Protests discouraged but OK if not near inauguration site – PNP
MANILA, Philippines — The Philippine National Police (PNP) continues to discourage protests during the inauguration of President-elect Ferdinand “Bongbong” Marcos, but if protesters insist, they would be allowed to gather in freedom parks and places that are not near the National Museum, where the oath-taking will be held on Thursday.
“Our mantra is not to curtail the freedom of expression and the right to peaceably assemble, but the same constitutional rights should not be abused leading to acts of violence and disorder,” Lt. Gen. Vicente Danao Jr., the PNP officer in charge, said in a statement issued on Monday.
But for those who would still hold protests, Danao said: “Maximum tolerance remains the underlying policy and no gesture of violence will come from the law enforcers.”
“The PNP will only act accordingly in response to the situation, and persons responsible for any outbreak of violence will be held accountable for their actions. Blatant violation may include the destruction of property, obstruction of traffic, and other forms of public disturbance,” he added.
Online protests are not an option
The Bagong Alyansang Makabayan (Bayan) dismissed as an option the suggestion of the PNP for critics to just voice their protests online.
“It is so hypocritical and stupid for the PNP to call on groups to hold online protests instead of physical protests on June 30, when the state has sought to block our very presence online. In case the PNP has forgotten, our websites have been blocked by NTC [National Telecommunications Commission]. Even the space online is rapidly shrinking,” Renato Reyes, Bayan secretary-general, said.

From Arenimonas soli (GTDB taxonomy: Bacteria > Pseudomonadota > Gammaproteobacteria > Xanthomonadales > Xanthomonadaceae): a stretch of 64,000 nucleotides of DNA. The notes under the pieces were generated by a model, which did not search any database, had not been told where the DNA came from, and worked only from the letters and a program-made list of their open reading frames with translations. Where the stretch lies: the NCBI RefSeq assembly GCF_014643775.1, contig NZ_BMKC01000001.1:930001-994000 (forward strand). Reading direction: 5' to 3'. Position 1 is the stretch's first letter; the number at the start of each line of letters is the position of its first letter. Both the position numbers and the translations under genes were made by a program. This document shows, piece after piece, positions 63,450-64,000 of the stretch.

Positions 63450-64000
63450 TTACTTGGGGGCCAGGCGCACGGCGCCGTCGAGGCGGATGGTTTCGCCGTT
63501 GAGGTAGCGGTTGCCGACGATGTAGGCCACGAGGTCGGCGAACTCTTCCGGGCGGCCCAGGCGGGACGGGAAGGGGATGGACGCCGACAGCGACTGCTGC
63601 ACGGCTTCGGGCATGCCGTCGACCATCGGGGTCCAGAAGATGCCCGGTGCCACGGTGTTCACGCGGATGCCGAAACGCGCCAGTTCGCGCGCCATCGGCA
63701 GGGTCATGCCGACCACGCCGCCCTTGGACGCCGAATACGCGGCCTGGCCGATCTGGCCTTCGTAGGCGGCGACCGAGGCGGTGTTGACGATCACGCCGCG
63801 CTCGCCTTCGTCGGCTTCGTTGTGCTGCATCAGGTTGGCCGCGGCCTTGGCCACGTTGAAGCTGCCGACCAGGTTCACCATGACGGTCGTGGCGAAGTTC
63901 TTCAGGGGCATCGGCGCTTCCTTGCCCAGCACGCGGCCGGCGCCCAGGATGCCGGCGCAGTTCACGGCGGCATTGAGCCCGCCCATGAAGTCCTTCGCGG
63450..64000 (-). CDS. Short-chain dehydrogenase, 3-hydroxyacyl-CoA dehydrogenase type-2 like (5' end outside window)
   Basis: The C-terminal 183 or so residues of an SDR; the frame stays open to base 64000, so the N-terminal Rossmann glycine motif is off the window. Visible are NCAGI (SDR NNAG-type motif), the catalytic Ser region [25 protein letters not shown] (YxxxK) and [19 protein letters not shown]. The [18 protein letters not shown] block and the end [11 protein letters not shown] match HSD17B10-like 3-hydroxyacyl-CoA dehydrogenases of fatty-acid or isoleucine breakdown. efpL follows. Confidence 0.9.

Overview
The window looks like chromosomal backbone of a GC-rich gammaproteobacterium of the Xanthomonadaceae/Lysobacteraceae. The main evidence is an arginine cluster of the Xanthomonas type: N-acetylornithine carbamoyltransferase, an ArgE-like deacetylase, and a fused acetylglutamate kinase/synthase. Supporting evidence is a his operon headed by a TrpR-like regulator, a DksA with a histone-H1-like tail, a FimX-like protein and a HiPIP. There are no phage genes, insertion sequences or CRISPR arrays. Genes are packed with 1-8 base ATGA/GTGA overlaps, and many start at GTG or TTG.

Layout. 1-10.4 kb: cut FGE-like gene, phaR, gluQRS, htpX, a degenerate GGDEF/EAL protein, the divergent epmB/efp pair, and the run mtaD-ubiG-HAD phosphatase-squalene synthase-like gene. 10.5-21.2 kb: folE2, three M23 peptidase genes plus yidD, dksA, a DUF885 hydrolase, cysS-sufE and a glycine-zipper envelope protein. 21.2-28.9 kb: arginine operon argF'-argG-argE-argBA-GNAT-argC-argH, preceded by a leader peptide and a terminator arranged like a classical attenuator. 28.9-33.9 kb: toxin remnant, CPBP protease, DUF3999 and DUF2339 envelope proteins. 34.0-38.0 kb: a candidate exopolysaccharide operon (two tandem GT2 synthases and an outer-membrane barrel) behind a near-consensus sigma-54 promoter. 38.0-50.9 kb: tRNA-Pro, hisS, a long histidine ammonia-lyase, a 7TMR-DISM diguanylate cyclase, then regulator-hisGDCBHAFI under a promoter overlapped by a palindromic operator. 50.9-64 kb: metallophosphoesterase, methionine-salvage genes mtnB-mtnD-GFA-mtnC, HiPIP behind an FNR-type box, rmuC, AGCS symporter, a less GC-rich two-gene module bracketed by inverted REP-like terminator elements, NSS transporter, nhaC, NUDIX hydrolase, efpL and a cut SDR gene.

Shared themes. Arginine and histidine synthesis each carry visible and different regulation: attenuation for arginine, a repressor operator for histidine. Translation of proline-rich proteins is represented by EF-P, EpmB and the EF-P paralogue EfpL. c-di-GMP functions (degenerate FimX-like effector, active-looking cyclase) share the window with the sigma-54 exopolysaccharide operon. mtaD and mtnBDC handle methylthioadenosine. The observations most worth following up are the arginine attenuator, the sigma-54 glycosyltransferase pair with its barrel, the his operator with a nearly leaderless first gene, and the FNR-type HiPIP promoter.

“This regime always finds ways to suppress people’s rights, whether online or offline,” he said.
In a memorandum dated June 8 but released to media only on June 22, the NTC ordered 27 websites belonging to 25 organizations on the request of the National Security Council (NSC).
According to National Security Adviser Hermogenes Esperon Jr., the organizations are affiliated with or supportive of the Communist Party of the Philippines, the New People’s Army, and the National Democratic Front (CPP-NPA-NDF).
Among the red-tagged websites are those belonging to alternative media publications Bulatlat and Pinoy Weekly — both of which focus on the plight of workers in different under-appreciated sectors.
Even during the proclamation of winners in the May 2022 polls, Bayan and the PNP already had a clash of opinions about the rallies that were held then.
In one anti-Marcos rally at the compound of the Commission of Human Rights (CHR) on Commonwealth Avenue in Quezon City, police dispersed protesters with water cannons. The protesters reportedly were kicking the riot shields of members of the PNP Civil Disturbance Management.
After that incident, Danao warned again that rallies near the Marcos inauguration site would not be allowed — unless participants would be chanting “mabuhay” (“long live”) at the president-elect. In that case, they would be brought near the venue.
Bayan asked whether the PNP was favoring a specific camp, saying that discrimination should not affect the right to free speech and peaceful assembly.
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